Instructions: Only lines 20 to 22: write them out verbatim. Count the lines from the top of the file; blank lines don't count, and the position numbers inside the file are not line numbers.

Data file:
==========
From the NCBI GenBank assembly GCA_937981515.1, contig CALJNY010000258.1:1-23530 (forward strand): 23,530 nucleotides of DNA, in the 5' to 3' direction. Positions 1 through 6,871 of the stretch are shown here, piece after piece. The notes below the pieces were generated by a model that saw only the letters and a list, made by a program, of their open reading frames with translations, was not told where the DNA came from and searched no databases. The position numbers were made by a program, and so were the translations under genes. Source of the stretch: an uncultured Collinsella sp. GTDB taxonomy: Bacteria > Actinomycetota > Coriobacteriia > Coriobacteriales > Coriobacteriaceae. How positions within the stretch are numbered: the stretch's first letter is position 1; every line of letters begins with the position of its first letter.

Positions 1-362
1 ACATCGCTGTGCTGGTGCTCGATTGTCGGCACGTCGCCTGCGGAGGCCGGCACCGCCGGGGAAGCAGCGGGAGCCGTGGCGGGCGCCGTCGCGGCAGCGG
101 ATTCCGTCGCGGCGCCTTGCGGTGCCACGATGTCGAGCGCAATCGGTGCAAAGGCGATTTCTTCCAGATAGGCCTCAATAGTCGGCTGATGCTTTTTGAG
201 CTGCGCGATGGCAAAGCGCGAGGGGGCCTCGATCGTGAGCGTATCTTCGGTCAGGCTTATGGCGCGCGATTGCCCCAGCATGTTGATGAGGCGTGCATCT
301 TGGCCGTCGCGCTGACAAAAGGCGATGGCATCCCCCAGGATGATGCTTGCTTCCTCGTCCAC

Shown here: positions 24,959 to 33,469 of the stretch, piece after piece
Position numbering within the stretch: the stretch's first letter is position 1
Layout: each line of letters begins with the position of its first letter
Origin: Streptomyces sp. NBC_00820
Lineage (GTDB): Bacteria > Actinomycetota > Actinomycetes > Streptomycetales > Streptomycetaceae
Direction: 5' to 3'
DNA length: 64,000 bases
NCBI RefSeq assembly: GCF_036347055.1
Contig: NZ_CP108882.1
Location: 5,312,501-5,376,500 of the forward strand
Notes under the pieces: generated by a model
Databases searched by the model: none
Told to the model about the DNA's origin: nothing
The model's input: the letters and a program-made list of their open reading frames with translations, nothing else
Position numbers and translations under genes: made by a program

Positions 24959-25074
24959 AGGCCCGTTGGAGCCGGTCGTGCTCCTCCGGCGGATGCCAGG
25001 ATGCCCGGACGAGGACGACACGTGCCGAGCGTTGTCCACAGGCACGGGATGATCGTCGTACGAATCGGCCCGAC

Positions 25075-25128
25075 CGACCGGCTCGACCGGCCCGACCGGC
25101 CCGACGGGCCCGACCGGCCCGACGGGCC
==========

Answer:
The model's input: the letters and a program-made list of their open reading frames with translations, nothing else
Position numbers and translations under genes: made by a program

Positions 24959-25074